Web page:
WALTON COUNTY, Ga. — Riled up residents spoke passionately Monday in front of a dozen city and county planners, environmental staff and engineers about their concerns involving a two-thousand-acre electric vehicle plant moving into town.
The Monroe branch of Athens Technical College hosted dozens of people from mostly Morgan and Walton Counties. John Eunice, deputy director of the Georgia Environmental Protection Division, chaired the meeting. It is one of four scheduled, designed to receive public input and suggest how Rivian should draw up permits they will eventually file to be able to build a plant on rural land in Newton, Walton and Morgan Counties. A representative from Rivian also joined the meeting virtually.
"We will provide a set of recommendations for Rivian, along with suggestions and comments for them to consider as they are developing their permit applications that ultimately will be reviewed by the agency," Eunice said. "As Georgia EPD, we have the ability to review those and ensure they comply with federal and state law and the federal and state rules that are associated with those environmental laws.”
Governor Brian Kemp announced the plant was coming in December and promised it would bring 7,500 jobs to the area. However, many residents felt blindsided because they were not advised before Kemp made the announcement.
Pam Jones works as a registered nurse. She was in recovery from long-haul COVID when she heard the plant was coming to her neighborhood. She's worried the quality of life will plummet if Rivian moves in. Jones, who lives in Morgan County, said besides the threat of air pollution and wildlife disturbance, the area's water supply could be at risk.
“I have to plan my day to where I get a shower and wash clothes at a different time," Jones said. "That’s what people in the city may not know well water is like, and our well has run dry.”
Morgan County resident Keith Wilson said protecting the water supply was a top concern for him as well. He would also like to see better transparency when it comes to hearing community concerns.
"This is a water ground recharge area, and they’re proposing to concrete over it," Wilson said. "The majority of this area is on wells. Residents are concerned about their water. I don’t mind Rivian being in the state. There are plenty of locations better suited for Rivian than Rutledge.”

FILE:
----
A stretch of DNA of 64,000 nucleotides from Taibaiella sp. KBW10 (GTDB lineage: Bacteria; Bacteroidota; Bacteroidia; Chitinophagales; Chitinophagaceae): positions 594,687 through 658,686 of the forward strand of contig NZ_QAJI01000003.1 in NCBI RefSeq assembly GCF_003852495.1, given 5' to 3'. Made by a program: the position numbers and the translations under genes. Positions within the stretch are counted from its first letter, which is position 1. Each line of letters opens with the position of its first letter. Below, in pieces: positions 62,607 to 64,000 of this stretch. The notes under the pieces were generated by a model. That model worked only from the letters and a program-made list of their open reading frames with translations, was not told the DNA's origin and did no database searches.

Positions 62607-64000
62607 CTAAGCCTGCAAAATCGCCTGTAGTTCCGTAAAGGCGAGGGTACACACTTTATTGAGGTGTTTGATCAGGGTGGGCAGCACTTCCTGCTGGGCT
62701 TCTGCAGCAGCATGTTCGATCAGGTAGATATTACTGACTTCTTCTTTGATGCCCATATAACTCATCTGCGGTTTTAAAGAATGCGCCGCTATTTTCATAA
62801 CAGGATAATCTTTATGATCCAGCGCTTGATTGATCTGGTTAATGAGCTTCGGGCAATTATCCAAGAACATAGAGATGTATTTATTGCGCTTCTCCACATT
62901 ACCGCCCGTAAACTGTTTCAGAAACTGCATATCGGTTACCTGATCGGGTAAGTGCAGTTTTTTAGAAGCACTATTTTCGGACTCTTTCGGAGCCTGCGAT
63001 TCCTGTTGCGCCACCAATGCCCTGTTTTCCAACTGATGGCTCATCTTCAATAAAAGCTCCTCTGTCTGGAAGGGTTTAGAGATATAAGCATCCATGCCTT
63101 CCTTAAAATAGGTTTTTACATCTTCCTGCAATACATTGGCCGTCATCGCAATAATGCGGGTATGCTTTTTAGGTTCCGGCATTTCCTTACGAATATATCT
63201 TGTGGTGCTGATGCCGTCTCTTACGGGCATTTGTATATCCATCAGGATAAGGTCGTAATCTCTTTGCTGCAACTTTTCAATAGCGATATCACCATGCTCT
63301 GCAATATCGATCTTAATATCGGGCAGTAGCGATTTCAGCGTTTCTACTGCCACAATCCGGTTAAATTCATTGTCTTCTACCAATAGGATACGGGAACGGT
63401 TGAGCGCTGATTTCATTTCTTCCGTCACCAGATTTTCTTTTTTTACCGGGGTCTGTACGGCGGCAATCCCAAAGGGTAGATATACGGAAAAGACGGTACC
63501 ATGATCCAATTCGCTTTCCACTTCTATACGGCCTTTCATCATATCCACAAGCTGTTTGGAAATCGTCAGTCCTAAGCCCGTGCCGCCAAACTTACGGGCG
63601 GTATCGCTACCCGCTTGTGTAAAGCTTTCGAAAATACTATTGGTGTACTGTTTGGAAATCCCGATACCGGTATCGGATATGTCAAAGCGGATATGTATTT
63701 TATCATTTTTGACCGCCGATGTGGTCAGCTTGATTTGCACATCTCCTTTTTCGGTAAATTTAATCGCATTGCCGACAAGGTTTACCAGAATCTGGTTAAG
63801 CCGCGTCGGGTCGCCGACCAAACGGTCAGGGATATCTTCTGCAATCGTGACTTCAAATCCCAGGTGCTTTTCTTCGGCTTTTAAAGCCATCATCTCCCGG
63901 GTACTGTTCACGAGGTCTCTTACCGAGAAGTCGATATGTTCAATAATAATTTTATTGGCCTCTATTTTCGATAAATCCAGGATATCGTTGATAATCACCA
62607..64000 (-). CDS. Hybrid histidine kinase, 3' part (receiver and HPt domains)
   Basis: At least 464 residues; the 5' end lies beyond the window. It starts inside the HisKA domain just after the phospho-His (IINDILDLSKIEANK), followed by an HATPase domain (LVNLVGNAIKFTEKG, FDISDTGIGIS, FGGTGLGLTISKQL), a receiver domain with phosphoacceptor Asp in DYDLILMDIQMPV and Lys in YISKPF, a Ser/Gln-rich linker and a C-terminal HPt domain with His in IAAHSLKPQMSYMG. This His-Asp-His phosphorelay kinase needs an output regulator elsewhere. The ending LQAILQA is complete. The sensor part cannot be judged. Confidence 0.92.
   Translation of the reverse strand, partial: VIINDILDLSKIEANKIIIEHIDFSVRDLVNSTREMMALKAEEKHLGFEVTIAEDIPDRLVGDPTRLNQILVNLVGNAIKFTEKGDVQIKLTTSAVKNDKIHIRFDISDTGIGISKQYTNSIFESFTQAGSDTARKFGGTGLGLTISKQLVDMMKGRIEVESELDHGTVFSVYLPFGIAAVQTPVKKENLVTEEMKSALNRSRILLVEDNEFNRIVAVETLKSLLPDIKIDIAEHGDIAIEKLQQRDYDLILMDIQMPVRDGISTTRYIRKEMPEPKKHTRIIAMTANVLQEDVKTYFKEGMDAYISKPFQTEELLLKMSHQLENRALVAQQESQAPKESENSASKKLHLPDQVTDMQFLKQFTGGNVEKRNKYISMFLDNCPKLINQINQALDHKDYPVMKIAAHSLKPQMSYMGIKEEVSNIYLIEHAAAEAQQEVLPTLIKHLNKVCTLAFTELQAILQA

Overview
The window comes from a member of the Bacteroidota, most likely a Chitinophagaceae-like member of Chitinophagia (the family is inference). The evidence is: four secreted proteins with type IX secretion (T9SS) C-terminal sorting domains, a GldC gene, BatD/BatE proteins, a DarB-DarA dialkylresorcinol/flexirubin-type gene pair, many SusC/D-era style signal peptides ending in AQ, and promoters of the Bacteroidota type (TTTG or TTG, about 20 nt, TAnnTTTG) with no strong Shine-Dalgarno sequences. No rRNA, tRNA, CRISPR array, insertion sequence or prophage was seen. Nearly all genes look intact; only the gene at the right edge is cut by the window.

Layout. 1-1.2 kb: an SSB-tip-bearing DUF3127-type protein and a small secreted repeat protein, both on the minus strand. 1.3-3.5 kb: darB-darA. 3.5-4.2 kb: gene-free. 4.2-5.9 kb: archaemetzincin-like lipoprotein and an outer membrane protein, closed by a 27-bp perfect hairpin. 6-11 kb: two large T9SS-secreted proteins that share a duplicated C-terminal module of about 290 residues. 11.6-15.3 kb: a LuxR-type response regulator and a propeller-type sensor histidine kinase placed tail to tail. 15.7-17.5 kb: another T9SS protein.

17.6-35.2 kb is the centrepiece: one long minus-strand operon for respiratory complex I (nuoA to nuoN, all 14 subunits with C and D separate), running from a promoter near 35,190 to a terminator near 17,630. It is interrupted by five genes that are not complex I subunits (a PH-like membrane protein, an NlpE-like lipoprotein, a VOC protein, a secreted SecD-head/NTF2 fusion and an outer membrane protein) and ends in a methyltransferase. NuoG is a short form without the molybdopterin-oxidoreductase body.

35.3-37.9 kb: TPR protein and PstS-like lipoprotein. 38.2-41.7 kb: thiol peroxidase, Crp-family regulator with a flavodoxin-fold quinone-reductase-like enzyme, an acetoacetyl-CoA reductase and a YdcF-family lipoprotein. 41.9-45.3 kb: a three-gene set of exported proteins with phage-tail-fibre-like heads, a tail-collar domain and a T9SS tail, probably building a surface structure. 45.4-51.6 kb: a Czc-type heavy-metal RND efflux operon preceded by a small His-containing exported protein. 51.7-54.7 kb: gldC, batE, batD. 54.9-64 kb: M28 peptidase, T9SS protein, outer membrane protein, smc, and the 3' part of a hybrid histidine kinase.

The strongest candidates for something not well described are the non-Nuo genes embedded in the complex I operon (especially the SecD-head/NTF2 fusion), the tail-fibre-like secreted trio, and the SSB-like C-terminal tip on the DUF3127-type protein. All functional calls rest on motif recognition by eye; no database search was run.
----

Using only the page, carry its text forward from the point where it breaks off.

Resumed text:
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As for the next steps, Eunice said the Georgia Environmental Protection Division is waiting for Rivian to file environmental permits before they can proceed. Ultimately, EPD would decide whether to accept the permits. The permits need to be approved before Rivian can complete construction and operate.
The four meetings, which will also give residents to speak about local business engagement, workforce development and quality of life, are not legally required per Eunice, but they could shape how Rivian files their permits and conducts business.
“That’s up to Rivian, when they actually submit the permits," Eunice said. "Once they submit them to us, we’ll review them and that does take time. We'll evaluate impacts on air quality, impacts on water quality and impacts on land disturbance.”
However, Jones doesn't think the committees can turn her complaints into action.
“I don’t think they have any power," Jones said. "I think these meetings are to pacify the citizens and where the governor can say we had citizen opposition meetings where we heard their concerns.”
11Alive reached out to the Governor's Office, which directed us to the Georgia Department of Economic Development. In a statement, it said: "This project has not been finalized yet, as incentive agreements are still being negotiated on this $5 billion project. When details of that agreement are finalized, they will also be posted publicly on the Georgia Department of Economic Development’s website."
The Georgia Chamber of Commerce also sent 11Alive a statement in support of the Rivian plant: “We are committed to helping the Department of Economic Development and local partners facilitate a transparent and environmentally friendly plan of action that leads to the same kind of economic success and corporate stewardship we see across Georgia,” said Chris Clark, President & CEO of the Georgia Chamber. “The widespread positive sentiment that we’ve felt within the community and the state since the Rivian project was announced in late December continues to this day and while there is certainly more work to be done by the state, local community and Rivian, citizens recognize the immense opportunity that this project represents for families, local businesses, schools, and area infrastructure.”
Any updates on Rivian's development in Georgia can click here for updates.